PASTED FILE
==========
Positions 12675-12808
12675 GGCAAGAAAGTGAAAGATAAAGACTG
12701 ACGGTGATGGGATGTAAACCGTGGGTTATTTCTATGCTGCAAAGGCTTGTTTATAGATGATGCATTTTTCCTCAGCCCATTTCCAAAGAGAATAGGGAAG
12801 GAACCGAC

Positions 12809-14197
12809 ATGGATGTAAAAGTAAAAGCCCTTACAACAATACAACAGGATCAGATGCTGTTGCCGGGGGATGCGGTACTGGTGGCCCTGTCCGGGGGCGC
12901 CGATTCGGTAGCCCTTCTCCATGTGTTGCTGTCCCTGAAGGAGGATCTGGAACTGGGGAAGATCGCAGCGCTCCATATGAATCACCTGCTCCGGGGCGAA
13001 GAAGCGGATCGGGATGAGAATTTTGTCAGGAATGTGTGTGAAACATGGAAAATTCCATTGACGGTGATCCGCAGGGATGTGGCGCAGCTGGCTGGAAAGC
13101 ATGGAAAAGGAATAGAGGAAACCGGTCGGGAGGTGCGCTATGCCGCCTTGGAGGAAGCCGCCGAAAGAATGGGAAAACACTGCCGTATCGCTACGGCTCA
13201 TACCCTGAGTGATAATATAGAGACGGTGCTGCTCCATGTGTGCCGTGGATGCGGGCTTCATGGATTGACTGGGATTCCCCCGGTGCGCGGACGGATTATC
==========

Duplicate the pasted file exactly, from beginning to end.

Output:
Positions 12675-12808
12675 GGCAAGAAAGTGAAAGATAAAGACTG
12701 ACGGTGATGGGATGTAAACCGTGGGTTATTTCTATGCTGCAAAGGCTTGTTTATAGATGATGCATTTTTCCTCAGCCCATTTCCAAAGAGAATAGGGAAG
12801 GAACCGAC

Positions 12809-14197
12809 ATGGATGTAAAAGTAAAAGCCCTTACAACAATACAACAGGATCAGATGCTGTTGCCGGGGGATGCGGTACTGGTGGCCCTGTCCGGGGGCGC
12901 CGATTCGGTAGCCCTTCTCCATGTGTTGCTGTCCCTGAAGGAGGATCTGGAACTGGGGAAGATCGCAGCGCTCCATATGAATCACCTGCTCCGGGGCGAA
13001 GAAGCGGATCGGGATGAGAATTTTGTCAGGAATGTGTGTGAAACATGGAAAATTCCATTGACGGTGATCCGCAGGGATGTGGCGCAGCTGGCTGGAAAGC
13101 ATGGAAAAGGAATAGAGGAAACCGGTCGGGAGGTGCGCTATGCCGCCTTGGAGGAAGCCGCCGAAAGAATGGGAAAACACTGCCGTATCGCTACGGCTCA
13201 TACCCTGAGTGATAATATAGAGACGGTGCTGCTCCATGTGTGCCGTGGATGCGGGCTTCATGGATTGACTGGGATTCCCCCGGTGCGCGGACGGATTATC